He said to Camille: "Where and when? Our seconds will undertake the arrangement of the rest."

"You mistake, monsieur, the motive of my visit," replied M. Langis. "I am grieved to destroy your illusions, but I did not come to arrange a meeting with you."

"Do you refuse to give me satisfaction?"

"What satisfaction do I owe you?"

"You insulted me."


"And you said: 'The day, the place, the weapons. I leave all to your choice.'"

M. Langis could not refrain from smiling. "Ah! you at last acknowledge that your fainting-fit was comedy?" he rejoined.

"Acknowledge on your part," replied Samuel, "that you insult persons when you believe that they are not in a state to hear you. Your courage likes to take the safe side."

"Be reasonable," replied Camille. "I placed myself at Count Larinski's disposal: you cannot require me to fight with a Samuel Brohl!"

Samuel sprang to his feet; with fierce bearing and head erect he advanced to the young man, who awaited him unflinchingly, and whose resolute manner awed him. He cast upon him a sinister look, turned, and reseated himself, bit his lips until the blood came; then said in a placid voice:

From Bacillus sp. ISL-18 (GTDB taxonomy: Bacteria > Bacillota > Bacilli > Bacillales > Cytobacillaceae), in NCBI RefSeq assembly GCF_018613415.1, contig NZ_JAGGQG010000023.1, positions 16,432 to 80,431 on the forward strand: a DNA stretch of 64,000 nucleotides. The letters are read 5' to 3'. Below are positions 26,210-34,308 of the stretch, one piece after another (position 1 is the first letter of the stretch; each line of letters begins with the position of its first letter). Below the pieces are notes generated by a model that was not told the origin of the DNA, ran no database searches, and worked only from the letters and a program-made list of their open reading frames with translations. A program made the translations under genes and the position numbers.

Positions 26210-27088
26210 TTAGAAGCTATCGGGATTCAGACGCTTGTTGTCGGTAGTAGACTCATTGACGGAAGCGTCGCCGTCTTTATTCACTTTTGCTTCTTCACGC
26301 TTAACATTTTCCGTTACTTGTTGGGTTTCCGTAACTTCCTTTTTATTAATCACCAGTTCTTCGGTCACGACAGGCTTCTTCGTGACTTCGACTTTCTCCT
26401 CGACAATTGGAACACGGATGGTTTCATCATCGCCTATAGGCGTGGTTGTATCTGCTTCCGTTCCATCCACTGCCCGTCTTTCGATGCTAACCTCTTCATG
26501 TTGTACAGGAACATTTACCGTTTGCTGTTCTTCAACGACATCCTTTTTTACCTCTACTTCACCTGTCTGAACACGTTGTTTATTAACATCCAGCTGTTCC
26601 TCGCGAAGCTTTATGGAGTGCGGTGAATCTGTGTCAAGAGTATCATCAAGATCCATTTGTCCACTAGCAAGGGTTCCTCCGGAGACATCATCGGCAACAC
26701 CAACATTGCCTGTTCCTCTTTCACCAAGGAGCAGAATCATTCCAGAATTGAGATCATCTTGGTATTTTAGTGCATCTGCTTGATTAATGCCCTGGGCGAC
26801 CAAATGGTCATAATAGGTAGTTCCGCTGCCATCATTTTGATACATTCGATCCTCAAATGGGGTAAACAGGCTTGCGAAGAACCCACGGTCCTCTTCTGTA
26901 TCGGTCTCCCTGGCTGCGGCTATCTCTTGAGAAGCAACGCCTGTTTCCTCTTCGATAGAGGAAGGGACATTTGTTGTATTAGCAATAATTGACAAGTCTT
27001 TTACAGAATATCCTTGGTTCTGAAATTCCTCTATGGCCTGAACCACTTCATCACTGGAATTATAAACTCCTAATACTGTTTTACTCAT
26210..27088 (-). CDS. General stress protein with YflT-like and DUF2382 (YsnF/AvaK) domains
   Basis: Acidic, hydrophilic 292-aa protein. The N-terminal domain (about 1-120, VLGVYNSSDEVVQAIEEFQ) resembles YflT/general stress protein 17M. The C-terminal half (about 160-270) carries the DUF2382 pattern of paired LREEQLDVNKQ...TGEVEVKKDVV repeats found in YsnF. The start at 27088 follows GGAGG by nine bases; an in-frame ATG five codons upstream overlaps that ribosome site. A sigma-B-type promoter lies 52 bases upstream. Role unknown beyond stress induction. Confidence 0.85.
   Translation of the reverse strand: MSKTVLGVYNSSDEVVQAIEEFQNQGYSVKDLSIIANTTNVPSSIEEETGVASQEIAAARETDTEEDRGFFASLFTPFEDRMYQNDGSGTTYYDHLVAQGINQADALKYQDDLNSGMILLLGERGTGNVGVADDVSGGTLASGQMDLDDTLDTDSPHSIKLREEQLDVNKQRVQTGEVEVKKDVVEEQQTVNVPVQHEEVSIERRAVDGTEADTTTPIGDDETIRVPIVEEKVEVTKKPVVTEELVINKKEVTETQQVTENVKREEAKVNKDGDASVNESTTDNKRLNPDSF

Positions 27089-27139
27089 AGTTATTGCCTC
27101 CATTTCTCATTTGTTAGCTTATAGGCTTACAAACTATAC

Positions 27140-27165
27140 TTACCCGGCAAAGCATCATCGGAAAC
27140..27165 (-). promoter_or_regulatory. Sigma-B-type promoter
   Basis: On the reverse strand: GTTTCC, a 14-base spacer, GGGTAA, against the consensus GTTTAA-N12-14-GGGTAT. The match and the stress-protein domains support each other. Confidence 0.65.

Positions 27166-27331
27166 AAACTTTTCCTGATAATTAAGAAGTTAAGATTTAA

"Will you do me the favour of telling me, monsieur, to what I owe the honour of this visit?"

"I came to demand of you a portrait that Mlle. Moriaz is desirous of having returned."

"If I refuse to give it up, you will doubtless appeal to my delicacy?"

"Do you doubt it?" ironically replied Camille.

"That proves, monsieur, that you still believe in Count Larinski; that it is to him you speak at this moment?"

"You deceive yourself. I came to see Samuel Brohl, who is a business-man, and it is a commercial transaction that I intend to hold with him." And drawing from his pocket a porte-monnaie, he added: "You see I do not come empty-handed."

Samuel settled himself in his arm-chair. Half closing his eyes, he watched M. Langis through his eye-lashes. A change passed over his features; his nose became more crooked, and his chin more pointed; he no longer resembled a lion, he was a fox. His lips wore the sugared smile of a usurer, one who lays snares for the sons of wealthy families, and who scents out every favourable case. If at this moment Jeremiah Brohl had seen him from the other world, he would have recognised his own flesh and blood.

He said at last to Camille: "You are a man of understanding, monsieur; I am ready to listen to you."

"I am very glad of it, and, to speak frankly, I had no doubts about it. I knew you to be very intelligent, very much disposed to make the best of an unpleasant conjuncture."

"Ah! spare my modesty. I thank you for your excellent opinion of me; I should warn you that I am accused of being greedy after gain. You will leave some of the feathers from your wings between my fingers."